3) Create a prioritized list of issue/values (platform) for the party candidates. (I know the Republicans do this. I assume the Dems do as well.)

    The platform, straw poll results and list of delegates gets sent to the county and state offices. The platform issues are aggregated and the top five/six/seven issues become the parties platform of sorts. Candidates are not bound to this, but it give the party an idea of what their constituents think.

    If you aren’t registered you are exasperating the very problem you think you are alleviating. Being an independent you have ZERO influence over which candidates will appear on November’s ballot. In Colorado, candidates are not selected in smoke filled back rooms. They are elected by the delegates that the people who attend the caucus elect to represent them at party meetings ranging in size from 200-500 at county and district level meetings to 3,500 at state party meetings (higher level offices, Gov, AG, US Senate etc… )

    If you attend a caucus meeting, you can stand up and say….I don’t support Dan Maes because he is a social Conservative, I support Scott McInnes because he is a more moderate. You fellow citizens do the same thing and then you all vote for delegates to attend the party meetings who will attend the party meetings and vote for McInnis and not Dan Maes. In the process, you hope they will also try and sway other party delegates as well.

    Being registered allows you to dedicate 30 minutes out of one evening in March to attend your precinct caucus and nominate delegates who will attend the party meetings and vote for the candidate who most shares your values.

    I’ve read the constitution also. I like it. This is why I attend my caucus meetings. So I can do what I can to ensure my party elects candidates to appear on the November ballot who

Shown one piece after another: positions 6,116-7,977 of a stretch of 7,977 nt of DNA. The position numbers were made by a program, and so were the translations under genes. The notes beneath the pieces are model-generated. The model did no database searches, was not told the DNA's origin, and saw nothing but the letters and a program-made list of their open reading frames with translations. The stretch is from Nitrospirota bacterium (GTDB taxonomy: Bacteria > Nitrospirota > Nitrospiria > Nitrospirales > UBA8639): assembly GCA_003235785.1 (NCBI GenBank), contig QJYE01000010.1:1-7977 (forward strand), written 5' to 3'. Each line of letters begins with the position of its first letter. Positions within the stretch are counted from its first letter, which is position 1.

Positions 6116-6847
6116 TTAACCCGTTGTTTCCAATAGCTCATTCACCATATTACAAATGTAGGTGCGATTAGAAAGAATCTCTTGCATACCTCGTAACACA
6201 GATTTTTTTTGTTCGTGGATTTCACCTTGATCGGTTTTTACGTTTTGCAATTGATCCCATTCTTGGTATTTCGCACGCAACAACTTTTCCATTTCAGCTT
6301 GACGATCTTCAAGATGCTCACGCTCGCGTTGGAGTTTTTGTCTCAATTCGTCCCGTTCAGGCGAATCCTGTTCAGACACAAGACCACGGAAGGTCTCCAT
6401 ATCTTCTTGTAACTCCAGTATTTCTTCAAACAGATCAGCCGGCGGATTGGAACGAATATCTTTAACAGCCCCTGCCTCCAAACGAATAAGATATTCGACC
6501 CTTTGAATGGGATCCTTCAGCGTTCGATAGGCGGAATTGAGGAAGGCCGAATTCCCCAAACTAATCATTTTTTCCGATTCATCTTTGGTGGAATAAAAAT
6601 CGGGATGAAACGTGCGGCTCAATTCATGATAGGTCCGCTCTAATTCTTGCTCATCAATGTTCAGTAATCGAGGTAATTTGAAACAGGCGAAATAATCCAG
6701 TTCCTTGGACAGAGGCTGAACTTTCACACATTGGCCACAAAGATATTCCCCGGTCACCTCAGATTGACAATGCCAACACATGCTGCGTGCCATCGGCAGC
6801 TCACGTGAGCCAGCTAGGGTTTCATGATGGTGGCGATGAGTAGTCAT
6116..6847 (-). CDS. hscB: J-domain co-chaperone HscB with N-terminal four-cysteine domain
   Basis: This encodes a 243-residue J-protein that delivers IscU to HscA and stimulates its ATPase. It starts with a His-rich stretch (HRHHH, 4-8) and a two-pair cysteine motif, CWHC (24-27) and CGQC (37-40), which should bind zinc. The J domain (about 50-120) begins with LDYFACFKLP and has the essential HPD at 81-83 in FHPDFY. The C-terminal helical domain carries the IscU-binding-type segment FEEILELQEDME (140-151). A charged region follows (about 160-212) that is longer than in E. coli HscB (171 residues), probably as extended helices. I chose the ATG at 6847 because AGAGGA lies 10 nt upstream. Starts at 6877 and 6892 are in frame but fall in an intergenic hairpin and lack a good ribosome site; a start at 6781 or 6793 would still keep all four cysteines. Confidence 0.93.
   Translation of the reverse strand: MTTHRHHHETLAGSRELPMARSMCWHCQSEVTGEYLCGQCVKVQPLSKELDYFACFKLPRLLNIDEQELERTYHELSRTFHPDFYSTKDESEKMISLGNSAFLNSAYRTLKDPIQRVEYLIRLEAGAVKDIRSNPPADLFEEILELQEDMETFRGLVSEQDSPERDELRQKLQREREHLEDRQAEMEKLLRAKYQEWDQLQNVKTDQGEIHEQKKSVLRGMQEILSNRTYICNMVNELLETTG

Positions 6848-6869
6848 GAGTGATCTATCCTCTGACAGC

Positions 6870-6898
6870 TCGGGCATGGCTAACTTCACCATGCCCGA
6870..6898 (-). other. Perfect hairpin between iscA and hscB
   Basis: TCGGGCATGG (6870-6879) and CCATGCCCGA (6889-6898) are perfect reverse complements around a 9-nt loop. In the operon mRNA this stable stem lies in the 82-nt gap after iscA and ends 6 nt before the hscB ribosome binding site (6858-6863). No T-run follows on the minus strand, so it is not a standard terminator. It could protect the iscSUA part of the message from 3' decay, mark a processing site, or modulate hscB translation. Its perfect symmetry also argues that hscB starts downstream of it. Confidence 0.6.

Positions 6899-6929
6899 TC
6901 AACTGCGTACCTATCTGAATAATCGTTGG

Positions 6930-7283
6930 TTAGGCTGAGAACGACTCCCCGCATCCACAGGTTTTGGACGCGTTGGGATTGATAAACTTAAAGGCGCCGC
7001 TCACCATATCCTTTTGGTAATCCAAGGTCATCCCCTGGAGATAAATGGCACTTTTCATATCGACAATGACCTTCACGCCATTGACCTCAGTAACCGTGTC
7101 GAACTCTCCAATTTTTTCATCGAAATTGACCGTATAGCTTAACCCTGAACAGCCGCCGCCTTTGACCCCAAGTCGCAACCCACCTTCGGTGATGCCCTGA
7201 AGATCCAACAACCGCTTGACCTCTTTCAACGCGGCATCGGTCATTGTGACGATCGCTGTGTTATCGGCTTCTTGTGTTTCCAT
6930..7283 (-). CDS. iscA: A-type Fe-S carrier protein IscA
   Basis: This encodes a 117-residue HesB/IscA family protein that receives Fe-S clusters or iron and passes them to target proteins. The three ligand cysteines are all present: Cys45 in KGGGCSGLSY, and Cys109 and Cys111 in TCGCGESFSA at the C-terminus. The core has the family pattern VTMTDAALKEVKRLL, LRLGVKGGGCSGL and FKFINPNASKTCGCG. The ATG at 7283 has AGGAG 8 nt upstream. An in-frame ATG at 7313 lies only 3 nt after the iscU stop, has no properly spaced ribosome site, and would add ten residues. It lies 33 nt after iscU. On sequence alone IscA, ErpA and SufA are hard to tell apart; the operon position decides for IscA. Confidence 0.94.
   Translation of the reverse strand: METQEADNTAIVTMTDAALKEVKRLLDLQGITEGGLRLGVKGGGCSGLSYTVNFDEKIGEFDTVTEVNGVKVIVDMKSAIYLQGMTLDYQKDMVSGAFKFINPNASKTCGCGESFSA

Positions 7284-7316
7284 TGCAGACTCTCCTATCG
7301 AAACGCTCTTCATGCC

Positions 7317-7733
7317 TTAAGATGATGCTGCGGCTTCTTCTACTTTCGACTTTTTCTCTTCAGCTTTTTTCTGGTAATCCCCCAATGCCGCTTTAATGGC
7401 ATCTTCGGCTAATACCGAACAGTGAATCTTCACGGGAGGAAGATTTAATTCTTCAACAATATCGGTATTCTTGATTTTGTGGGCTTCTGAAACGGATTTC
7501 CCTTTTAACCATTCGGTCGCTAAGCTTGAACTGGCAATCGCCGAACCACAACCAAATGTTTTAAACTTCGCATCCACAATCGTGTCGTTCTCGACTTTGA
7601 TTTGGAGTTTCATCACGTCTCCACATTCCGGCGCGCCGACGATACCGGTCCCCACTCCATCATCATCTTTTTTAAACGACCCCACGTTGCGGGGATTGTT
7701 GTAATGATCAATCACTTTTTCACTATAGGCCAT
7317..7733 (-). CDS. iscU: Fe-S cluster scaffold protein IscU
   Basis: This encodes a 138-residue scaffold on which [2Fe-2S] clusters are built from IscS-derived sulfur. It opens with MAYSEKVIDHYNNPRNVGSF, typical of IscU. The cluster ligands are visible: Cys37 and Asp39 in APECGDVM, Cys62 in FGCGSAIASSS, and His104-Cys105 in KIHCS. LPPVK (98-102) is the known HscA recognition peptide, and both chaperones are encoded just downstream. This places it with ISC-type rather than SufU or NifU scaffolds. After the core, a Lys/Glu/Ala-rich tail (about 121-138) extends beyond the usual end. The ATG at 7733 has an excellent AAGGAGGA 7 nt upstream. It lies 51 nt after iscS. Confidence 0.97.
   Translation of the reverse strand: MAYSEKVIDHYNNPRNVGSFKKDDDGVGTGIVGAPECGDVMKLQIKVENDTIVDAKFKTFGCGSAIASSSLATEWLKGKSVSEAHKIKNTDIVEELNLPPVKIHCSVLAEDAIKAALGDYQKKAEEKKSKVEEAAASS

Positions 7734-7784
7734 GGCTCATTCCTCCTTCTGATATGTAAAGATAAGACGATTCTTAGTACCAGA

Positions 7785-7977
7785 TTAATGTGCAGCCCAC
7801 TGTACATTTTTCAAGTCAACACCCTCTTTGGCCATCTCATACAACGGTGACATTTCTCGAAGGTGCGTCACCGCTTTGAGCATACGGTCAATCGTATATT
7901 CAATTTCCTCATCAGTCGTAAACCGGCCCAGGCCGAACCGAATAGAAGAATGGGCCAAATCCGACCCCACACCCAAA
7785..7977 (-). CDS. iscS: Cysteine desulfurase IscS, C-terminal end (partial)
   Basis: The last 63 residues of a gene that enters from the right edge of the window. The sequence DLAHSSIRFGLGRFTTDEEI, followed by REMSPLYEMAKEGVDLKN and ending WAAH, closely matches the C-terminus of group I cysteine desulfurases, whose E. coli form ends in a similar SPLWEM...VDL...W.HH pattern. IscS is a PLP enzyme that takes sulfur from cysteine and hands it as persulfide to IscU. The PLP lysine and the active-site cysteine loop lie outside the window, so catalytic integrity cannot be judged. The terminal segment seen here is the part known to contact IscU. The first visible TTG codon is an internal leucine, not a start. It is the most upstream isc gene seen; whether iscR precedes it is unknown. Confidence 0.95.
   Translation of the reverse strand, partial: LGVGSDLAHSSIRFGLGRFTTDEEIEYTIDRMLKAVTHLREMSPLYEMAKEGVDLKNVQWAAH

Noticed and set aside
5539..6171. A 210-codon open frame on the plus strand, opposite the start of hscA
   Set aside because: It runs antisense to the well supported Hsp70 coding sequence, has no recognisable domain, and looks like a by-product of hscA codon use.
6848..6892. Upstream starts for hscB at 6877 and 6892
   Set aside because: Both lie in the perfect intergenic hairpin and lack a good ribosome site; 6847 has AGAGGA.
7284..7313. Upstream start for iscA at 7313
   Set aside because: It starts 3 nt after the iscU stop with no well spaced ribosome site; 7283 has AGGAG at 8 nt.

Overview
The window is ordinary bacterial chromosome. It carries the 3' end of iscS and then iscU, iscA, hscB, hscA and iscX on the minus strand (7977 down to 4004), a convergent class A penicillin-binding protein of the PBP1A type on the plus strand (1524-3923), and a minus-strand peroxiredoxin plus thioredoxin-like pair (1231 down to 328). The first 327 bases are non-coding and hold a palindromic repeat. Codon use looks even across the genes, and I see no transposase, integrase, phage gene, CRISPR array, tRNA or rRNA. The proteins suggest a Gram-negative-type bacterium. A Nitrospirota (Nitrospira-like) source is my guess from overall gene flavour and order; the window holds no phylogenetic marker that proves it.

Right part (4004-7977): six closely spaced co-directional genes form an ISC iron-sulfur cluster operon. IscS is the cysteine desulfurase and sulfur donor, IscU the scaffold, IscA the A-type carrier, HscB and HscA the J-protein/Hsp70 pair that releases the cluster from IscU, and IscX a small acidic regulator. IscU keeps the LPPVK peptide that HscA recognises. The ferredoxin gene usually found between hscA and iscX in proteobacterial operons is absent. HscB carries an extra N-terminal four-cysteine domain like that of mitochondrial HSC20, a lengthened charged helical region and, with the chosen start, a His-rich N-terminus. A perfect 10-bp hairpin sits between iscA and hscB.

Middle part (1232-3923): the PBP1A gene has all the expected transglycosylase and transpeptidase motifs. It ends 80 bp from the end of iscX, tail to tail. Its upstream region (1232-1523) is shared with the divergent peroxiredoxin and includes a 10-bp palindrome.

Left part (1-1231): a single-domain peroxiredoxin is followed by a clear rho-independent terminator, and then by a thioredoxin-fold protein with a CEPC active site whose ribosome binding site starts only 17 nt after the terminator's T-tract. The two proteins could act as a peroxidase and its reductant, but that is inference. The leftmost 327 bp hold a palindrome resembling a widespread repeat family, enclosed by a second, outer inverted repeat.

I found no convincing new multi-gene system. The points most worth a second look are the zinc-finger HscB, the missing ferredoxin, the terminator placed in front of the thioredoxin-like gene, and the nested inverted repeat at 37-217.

Your approach depends on pollsters, paid for by political parties, to try and determine what Independents want and a hope that in the end, candiates will run on issues they think are important to you. Then, when they are elected, they do what the party who nominated they elected them to do.

    You are exacerbating the problem, not solving it.

  2. On the first Tuesday following the first Monday in November, as an “Independent” you will get to “choose” between the candidates offered by those who participate in the two-party system – by voting in a primary or participating in a caucus. In that way, I agree with the person from Colorado (whoever that may be) who says you are cutting off your nose to spite your face.

    Being a Democrat or a Republican means different things to different people. I am registered as a Republican because I believe it means I advocate a limited role for government in the lives of Americans; that the several States and individual citizens have clearly defined rights and responsibilities and that our economic welfare is best accomplished in a system of free enterprize. While there may well be Democrats who say they believe in those same principles – their actions speak otherwise or they don’t even know WHAT they believe!

    As a Republican, I am not prohibited from thinking and voting independently! In the 50 years I have been voting, I have never cast a straight party ballot. Some candidates think they are one party when they are actually the other in practice (or they need the label to be elected where they live.)

    Having an open mind is a good thing – unless nothing sticks as it passes through. It helps to read and listen to the thoughts of others – on ALL sides. People whose business it is to think about these things. Watch FOX and MSNBC – Krauthammer and Klein – Nancy Pelosi and Mitch McConnell. Barney Frank and Ron Paul. Am I a sheep because I find the conservative side more rational, more honest and, by my definition, more Republican?

    Come on back.

    Jay Kacena

  3. I agree. I have given up on the party. I can’t tell much of a difference between the two anymore.